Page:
Spouting off before listening to the facts is both shameful and foolish.
"Oreo Arthur???" my mom asked quizzically as my teenaged sister and I reminisced about our preschool days.
My sister, Ashley, was a year older than me and successfully completed 4-year-old preschool the year before I attended . She briefed me on the ups and downs that I was sure to face in preschool. And at the end of her lecture, I remember her saying, "And, the best part is that the teacher's name is Oreo Arthur. But, you can just call her Mrs. Arthur."
From that moment on, that teacher was a legend in my book. I stepped into the classroom with the exciting bit of knowledge to which very few of my classmates were privy -- our teacher was named after a delicious Nabisco cookie. Awesome. I quickly spread the good news to my peers and suddenly became known as the girl with the inside scoop. There's one in every crowd. :)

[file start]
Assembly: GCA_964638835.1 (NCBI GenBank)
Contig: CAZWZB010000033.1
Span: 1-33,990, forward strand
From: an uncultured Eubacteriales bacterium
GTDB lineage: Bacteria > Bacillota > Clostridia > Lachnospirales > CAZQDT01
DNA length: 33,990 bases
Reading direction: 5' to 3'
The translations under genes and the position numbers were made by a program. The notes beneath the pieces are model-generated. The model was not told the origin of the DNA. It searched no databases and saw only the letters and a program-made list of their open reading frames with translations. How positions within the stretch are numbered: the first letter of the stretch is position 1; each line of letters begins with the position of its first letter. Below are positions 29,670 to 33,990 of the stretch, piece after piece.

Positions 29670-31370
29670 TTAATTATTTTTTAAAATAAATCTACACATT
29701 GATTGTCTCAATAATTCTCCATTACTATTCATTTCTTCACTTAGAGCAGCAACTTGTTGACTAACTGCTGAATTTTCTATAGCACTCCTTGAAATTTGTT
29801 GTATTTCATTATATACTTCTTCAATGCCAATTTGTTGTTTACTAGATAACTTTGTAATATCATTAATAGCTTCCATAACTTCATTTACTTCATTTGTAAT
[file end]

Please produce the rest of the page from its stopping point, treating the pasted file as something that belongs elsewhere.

"Who in the world is Oreo Arthur?" my mom questioned us.
"Our preschool teacher. How could you forget a name like that?" we asked.
"Her name was NOT Oreo Arthur! It was GLORIA Arthur."
And, just like that, the decade-long awesomeness of Oreo Arthur was put to rest.
To this day, I can't help but smile when I think about Oreo Arthur. It just goes to show, you can't always trust what you hear.
In my own experiences in serving in ministry, I've learned to listen carefully. Sometimes the loudest message that people communicate isn't even spoken in words.
The Bible says, "Spouting off before listening to the facts is both shameful and foolish."
Let's be wise and listen well when others are communicating.
Father, make me a good listener. Empower me with the Holy Spirit, so that I might understand other's perspectives when they speak.